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DropBox Sued Over Recent Password ''Bug''

By - Source: Consumer Affairs | B 22 comments

A Dropbox user in Los Angeles has filed a class-action lawsuit against the cloud storage company based on the service's recent security issue.

A class action lawsuit was filed against Dropbox by one of its users in the U.S. District Court in San Francisco. The suit clams that the San Francisco-based company violated the California Unfair Competition Law while also adding charges of invasion of privacy and negligence. Additional details regarding the lawsuit were not not given.

As reported last week, Dropbox introduced updated code into the backend that inadvertently turned off the service's authentication mechanism for approximately four hours. That meant user accounts were left wide open for anyone to gain access, as the accounts didn't require passwords during that timeframe. For those who store sensitive data in Dropbox, the possible exposure could have been devastating.

"This should never have happened," said Dropbox CTO Arash Ferdowsi in a blog. "We are scrutinizing our controls and we will be implementing additional safeguards to prevent this from happening again. We are sorry for this and regardless of how many people were ultimately affected, any exposure at all is unacceptable to us."

The lawsuit claims that Dropbox user Cristina Wong of Los Angeles didn't know about the security failure until days after the incident took place. She wasn't informed about the possible exposure through Dropbox itself, but instead from new outlets. In Dropbox's defense, the company said that it would only contact customers whose accounts were accessed during the 4-hour window. According to Ferdowski, only 1-percent of its user base actually accessed their accounts.

"Today we sent an email directly to users whose accounts were likely compromised during the recent security lapse," Ferdowski said at the time. "According to our records, there were fewer than a hundred affected users and neither account settings nor files were modified in any of these accounts."

The lawsuit notes that Dropbox actively encourages its users to store sensitive and personal data in its virtual cloud because of the service's superior security. The company itself even claims that more than 25 million people have joined Dropbox and are using it to save more than 200 million files every day. These files are available from any computer, smartphone or iPad.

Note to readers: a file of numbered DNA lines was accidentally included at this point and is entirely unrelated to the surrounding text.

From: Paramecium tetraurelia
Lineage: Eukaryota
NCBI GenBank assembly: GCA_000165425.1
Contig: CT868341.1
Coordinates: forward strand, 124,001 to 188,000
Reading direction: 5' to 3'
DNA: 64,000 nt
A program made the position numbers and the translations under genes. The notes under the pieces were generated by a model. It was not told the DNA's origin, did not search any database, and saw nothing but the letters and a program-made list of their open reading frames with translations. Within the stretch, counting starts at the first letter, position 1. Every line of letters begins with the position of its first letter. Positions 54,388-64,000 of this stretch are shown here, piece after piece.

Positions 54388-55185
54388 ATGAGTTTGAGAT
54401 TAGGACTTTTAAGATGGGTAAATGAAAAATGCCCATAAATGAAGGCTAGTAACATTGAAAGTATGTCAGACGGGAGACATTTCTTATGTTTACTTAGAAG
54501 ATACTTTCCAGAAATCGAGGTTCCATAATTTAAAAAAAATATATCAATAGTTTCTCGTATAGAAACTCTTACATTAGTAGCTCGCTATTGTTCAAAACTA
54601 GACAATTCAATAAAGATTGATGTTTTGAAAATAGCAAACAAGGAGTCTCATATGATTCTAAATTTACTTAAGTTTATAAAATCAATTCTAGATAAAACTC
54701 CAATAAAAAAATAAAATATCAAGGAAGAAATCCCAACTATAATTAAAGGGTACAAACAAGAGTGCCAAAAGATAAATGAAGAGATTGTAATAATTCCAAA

Based on the available details surrounding the lawsuit, the biggest issue seems to be that Dropbox didn't inform every user of the security issue, but instead chose to offer an update in a blog. So far Dropbox hasn't issue a statement in regards to the current lawsuit.

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  • 2 Hide
    Ragnar-Kon , June 28, 2011 7:30 PM
    ...instead from new outlets...


    Being a Dropbox user... I had no idea this even happened until now.... interesting.
  • 0 Hide
    amdwilliam1985 , June 28, 2011 7:33 PM
    Knew that coming.

    Living the "American Dream", suing [anything/anyone] to become rich :) 
  • 0 Hide
    dalethepcman , June 28, 2011 7:41 PM
    Sadly only the attorneys get rich in cases like this.
  • Display all 22 comments.
  • 3 Hide
    RazberyBandit , June 28, 2011 7:41 PM
    ^ Class-action suits rarely result in any single party getting rich. The last one I could have taken part in would have netted me a whole $2 and change - not worth the stamps.
  • -2 Hide
    jdog2pt0 , June 28, 2011 7:45 PM
    People are getting more pathetic by the day. Maybe I should become an attorney.
  • 4 Hide
    hoof_hearted , June 28, 2011 7:47 PM
    And this is why I will never embrace this overhyped of late "cloud". Also with the recent security breeches on various gaming companies and such, I can't understand this big push to keep more of our data externally.
  • 3 Hide
    aje21 , June 28, 2011 7:50 PM